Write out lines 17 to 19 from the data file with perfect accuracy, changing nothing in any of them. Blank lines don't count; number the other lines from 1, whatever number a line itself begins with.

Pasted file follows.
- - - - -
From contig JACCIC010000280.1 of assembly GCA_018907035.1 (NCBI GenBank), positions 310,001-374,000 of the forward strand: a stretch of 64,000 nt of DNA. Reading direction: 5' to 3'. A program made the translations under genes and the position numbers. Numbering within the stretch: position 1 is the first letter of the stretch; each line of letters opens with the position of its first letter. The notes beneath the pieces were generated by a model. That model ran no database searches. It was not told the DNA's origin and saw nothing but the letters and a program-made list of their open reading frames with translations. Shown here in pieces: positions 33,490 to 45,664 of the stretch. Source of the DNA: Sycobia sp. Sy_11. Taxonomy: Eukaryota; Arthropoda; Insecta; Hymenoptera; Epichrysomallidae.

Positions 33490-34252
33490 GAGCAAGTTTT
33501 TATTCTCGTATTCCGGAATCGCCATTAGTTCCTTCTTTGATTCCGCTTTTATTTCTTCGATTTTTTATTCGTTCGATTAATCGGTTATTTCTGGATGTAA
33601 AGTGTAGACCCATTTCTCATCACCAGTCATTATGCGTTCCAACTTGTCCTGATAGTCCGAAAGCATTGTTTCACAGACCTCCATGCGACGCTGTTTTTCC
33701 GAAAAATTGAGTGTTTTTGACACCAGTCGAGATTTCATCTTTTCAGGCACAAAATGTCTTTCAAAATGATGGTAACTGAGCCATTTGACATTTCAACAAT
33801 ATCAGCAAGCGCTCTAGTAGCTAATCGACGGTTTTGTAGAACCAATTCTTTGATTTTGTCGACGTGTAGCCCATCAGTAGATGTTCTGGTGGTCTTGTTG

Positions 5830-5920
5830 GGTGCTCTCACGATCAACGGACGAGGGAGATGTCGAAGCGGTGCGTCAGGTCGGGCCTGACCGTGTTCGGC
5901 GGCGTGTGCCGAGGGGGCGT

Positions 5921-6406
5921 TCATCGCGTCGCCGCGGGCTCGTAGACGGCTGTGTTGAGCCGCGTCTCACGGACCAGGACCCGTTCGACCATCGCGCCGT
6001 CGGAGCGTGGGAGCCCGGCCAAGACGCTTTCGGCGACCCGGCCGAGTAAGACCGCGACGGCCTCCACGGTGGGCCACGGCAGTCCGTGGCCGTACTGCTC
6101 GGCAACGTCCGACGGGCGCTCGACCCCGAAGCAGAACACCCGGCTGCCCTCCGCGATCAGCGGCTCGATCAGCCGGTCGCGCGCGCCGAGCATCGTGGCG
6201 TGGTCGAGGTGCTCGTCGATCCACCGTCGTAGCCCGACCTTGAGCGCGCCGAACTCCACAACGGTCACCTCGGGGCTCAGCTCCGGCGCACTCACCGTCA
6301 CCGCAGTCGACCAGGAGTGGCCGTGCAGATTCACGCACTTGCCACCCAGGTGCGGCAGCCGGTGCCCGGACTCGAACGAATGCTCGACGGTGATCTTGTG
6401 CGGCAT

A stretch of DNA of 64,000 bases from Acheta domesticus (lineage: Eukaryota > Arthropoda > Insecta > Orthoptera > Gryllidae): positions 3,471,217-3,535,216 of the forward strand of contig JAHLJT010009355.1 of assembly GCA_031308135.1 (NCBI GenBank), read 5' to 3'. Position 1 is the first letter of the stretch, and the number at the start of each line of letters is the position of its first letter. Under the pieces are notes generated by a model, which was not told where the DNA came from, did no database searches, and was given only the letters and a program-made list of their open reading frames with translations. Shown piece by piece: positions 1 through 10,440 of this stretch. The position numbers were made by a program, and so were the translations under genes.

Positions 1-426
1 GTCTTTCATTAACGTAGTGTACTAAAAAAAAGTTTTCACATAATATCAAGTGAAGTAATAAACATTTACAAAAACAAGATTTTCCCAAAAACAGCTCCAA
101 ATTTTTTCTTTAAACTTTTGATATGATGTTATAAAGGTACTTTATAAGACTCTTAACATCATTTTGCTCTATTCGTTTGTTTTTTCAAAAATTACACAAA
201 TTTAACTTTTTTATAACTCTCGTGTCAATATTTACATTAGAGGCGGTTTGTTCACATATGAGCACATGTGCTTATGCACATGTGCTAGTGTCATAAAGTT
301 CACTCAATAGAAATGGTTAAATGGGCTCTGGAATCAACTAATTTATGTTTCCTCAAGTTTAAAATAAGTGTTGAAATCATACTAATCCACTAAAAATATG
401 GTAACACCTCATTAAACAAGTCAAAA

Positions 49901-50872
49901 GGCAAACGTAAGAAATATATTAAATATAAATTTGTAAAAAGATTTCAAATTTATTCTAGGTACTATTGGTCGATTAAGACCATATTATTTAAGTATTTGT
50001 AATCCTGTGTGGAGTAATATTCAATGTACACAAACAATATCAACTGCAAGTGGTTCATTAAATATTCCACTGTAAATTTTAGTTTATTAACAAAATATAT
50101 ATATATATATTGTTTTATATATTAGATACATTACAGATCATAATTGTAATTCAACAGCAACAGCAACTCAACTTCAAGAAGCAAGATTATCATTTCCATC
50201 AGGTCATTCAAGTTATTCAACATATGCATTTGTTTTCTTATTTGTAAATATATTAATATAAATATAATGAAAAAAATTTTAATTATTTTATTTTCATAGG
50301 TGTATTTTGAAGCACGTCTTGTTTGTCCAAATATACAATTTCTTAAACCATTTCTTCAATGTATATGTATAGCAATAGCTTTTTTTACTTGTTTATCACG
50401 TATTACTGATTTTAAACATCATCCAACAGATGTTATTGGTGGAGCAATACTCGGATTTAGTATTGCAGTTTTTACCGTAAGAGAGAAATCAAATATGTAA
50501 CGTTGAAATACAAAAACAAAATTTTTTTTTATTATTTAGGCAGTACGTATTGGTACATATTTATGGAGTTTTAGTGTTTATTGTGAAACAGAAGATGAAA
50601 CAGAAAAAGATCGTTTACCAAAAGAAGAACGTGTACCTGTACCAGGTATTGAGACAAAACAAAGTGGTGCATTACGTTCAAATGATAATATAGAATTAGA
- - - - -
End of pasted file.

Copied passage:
6401 CGGCAT

A stretch of DNA of 64,000 bases from Acheta domesticus (lineage: Eukaryota > Arthropoda > Insecta > Orthoptera > Gryllidae): positions 3,471,217-3,535,216 of the forward strand of contig JAHLJT010009355.1 of assembly GCA_031308135.1 (NCBI GenBank), read 5' to 3'. Position 1 is the first letter of the stretch, and the number at the start of each line of letters is the position of its first letter. Under the pieces are notes generated by a model, which was not told where the DNA came from, did no database searches, and was given only the letters and a program-made list of their open reading frames with translations. Shown piece by piece: positions 1 through 10,440 of this stretch. The position numbers were made by a program, and so were the translations under genes.

Positions 1-426